Dennis and Rosamund Knill visit one of Queensland’s coastal jewels and the centre place for discovery.
Every word printed about an unspoiled beach, year-round swimming, and endless sunshine must surely bring more visitors. Some will inevitably turn into residents and that means more development.
So then they’ll seal the roads, put the phones on, build apartments, open-up boutiques, cafes and restaurants and Mooloolaba will never be the same. Which is how holiday-makers knew and loved Mooloolaba before this sleepy little fishing village was discovered. But 60-years on everyone agrees that this piece of paradise is still one of the coasts most desirable destinations.
It’s a brilliant afternoon. A warm tropical breeze wafts across the beach and onto the esplanade as we are shown to our luxury apartment at Peninsular Beachfront Resort. From our balcony all we can see are scores of happy swimmers bobbing blissfully up and down in the breakers rolling in from the Pacific Ocean. Welcome to Mooloolaba.
Boasting temperatures that seldom fall below 20 degrees Mooloolaba is one of five shires that make up the Sunshine Coast. It’s the perfect escape for a retreat-style holiday or that much needed winter break. While Caloundra, Maroochydore, Coolum and Noosa are the best supporting actors in contrast Mooloolaba is the star attraction.
For the next 10-days Peninsular Beachfront Resort will be our home base. Consisting of sixty-five apartments each with full kitchens, air conditioning, flat-screen televisions and free Wi-Fi. Facilities include a gym, sauna, swimming pool, heated spa, flood-lit tennis court and secure on-site undercover parkingLong established as Mooloolaba’s centrepiece and one of the highest ranking resorts on the coast, its stylish surroundings are set in the heart of the narrow lines of low rise apartments that grace one of the most coveted stretches of prime real estate on the coast. Central to all the tourist attractions there’s an irresistibly laid-back atmosphere present from the Kiwi family who have owned and managed the complex from the outset.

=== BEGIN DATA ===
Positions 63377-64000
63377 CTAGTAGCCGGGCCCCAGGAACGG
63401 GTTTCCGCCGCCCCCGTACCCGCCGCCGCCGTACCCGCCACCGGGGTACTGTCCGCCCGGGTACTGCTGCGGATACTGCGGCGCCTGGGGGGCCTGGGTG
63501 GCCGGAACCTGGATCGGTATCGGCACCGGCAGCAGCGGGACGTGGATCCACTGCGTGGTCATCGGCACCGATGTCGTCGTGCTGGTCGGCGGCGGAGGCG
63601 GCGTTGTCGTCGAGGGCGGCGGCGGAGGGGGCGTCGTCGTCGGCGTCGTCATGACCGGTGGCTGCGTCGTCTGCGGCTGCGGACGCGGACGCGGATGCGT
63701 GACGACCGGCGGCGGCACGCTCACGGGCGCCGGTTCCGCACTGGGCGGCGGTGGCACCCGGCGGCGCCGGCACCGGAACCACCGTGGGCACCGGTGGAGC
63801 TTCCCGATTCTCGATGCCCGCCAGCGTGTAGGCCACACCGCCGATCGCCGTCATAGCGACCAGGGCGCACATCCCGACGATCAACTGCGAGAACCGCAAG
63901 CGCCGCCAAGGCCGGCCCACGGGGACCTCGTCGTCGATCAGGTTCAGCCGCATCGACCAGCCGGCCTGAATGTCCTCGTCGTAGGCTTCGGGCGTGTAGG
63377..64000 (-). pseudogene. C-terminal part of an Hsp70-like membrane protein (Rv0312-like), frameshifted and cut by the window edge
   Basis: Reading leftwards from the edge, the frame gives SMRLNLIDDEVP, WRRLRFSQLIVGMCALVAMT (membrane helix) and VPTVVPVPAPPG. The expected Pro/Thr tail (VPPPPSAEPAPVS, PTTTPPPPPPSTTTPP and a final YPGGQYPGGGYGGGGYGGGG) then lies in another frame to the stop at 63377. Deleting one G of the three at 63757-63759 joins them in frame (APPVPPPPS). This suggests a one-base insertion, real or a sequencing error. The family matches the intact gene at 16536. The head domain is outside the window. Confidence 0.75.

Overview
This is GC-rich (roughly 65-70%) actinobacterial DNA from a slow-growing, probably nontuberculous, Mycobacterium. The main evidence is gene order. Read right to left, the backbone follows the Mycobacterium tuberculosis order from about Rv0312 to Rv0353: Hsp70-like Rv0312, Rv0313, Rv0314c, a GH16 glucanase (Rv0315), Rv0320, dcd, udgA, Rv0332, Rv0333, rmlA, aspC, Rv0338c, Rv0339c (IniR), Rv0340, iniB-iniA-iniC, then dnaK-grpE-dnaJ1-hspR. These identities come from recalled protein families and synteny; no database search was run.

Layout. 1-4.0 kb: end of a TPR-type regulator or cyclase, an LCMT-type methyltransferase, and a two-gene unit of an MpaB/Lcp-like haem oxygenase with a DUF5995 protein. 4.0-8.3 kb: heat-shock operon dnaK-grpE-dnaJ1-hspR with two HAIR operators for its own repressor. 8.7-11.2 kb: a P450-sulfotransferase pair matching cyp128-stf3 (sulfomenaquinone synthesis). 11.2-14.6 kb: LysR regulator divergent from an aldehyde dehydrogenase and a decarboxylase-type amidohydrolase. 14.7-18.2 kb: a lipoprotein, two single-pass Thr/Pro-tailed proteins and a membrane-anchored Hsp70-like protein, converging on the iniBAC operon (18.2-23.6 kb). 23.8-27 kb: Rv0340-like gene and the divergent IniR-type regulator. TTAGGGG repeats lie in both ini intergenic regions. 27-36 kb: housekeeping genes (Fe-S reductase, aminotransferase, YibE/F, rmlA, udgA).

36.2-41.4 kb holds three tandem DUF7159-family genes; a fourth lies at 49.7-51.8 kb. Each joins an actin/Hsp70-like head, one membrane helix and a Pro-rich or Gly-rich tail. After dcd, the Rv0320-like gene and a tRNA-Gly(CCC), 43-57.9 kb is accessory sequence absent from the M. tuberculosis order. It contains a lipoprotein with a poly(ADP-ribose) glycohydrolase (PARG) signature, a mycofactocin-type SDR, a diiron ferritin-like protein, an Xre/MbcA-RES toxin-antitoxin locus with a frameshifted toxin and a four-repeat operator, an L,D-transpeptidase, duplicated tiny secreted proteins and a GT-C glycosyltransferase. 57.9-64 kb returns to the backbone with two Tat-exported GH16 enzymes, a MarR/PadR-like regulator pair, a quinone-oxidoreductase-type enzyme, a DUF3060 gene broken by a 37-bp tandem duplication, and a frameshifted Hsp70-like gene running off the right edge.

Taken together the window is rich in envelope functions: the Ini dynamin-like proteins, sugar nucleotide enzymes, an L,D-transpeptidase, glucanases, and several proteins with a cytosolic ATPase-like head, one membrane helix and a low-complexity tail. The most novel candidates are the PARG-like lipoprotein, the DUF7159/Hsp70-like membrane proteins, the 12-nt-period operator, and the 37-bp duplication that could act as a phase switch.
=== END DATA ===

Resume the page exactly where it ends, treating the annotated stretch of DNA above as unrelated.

Our daily routine fell quickly into place. A caffeine fix at one of the many cafes that line the esplanade, then a two kilometre leisurely walk along the foreshore of Mooloolaba Beach stopping at Mooloolaba River Fisheries for our fresh seafood for our evening meal. For seafood lovers the seafood on display is a class act with every variety of fresh seafood imaginable.
Despite getting to bed at midnight, a few hours later as the sun dragged itself up behind us and pulled away from the horizon we are on a tour bus heading off to Fraser Island, the world’s largest sand dune. A world heritage site since 1992, the island is much larger than we first thought, 123km long and 15km at its widest point Laughter filled the air as we surfed along the beach in the fun dune bus. The new day revealed the remains of a wrecked passenger liner and long lines of surf-casters coming out to play while masses of nature-lovers were ripping up and down the beach in their 4WD’s. The island itself is a rugged terrain covered in luxuriant rainforest and dense vegetation that thrives in the sand. With over 40 freshwater lakes, Lake McKenzie looks like a picture postcard from the Caribbean, fringed by its white silica sand.
A taste of the Sunshine Coast is an experience not to be missed. It’s a day tour that winds through Blackall Range and the hinterlands catching sight of green pastoral landscapes and vineyards and some of the richest agricultural country in the region.
On route is the Ginger Factory, the world’s largest ginger processor and Nutworks, a calorie-driven processor that guarantees you won’t leave without gaining a few extra kilos and then onto Pioneer Coffee for our daily espresso. Refreshed and revitalised we head for Montville a place you where feel you have stumbled across that’s known to few others.